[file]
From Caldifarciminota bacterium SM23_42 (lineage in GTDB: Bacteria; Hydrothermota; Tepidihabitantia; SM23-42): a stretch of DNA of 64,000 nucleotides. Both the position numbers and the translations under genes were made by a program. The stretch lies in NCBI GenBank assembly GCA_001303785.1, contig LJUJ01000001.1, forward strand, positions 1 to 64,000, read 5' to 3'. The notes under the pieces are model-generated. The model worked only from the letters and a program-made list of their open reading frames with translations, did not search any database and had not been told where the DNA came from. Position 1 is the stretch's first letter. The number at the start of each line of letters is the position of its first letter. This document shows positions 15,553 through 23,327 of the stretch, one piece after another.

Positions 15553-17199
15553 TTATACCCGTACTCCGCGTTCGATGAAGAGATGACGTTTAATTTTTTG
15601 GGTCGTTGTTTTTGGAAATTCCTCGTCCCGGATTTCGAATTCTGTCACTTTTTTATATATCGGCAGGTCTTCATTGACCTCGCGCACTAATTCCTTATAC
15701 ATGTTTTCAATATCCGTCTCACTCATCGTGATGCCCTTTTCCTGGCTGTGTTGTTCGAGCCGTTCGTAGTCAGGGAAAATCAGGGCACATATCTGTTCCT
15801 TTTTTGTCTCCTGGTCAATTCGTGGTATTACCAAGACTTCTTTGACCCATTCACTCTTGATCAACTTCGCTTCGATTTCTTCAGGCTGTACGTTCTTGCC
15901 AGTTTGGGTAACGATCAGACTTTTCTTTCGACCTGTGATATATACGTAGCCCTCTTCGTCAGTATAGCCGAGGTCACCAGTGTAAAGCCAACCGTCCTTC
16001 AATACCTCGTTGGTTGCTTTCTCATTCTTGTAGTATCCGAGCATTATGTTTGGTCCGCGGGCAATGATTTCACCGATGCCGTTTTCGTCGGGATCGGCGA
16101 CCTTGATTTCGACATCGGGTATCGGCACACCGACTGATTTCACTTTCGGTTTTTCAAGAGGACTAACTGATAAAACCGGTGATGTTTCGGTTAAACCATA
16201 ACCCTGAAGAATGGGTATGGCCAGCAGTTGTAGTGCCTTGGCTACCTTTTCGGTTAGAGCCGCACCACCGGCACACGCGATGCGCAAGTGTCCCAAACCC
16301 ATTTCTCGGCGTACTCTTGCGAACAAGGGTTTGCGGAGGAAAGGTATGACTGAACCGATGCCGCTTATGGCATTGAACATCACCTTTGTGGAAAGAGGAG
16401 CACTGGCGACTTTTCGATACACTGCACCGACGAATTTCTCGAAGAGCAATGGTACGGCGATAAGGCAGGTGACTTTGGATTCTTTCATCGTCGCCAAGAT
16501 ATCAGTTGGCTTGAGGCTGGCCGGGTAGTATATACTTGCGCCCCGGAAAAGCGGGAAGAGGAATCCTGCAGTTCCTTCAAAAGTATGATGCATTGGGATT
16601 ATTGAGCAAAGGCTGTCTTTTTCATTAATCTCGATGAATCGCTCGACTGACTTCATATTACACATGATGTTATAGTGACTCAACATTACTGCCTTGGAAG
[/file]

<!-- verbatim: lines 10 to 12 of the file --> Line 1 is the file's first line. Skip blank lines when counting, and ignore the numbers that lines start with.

16201 ACCCTGAAGAATGGGTATGGCCAGCAGTTGTAGTGCCTTGGCTACCTTTTCGGTTAGAGCCGCACCACCGGCACACGCGATGCGCAAGTGTCCCAAACCC
16301 ATTTCTCGGCGTACTCTTGCGAACAAGGGTTTGCGGAGGAAAGGTATGACTGAACCGATGCCGCTTATGGCATTGAACATCACCTTTGTGGAAAGAGGAG
16401 CACTGGCGACTTTTCGATACACTGCACCGACGAATTTCTCGAAGAGCAATGGTACGGCGATAAGGCAGGTGACTTTGGATTCTTTCATCGTCGCCAAGAT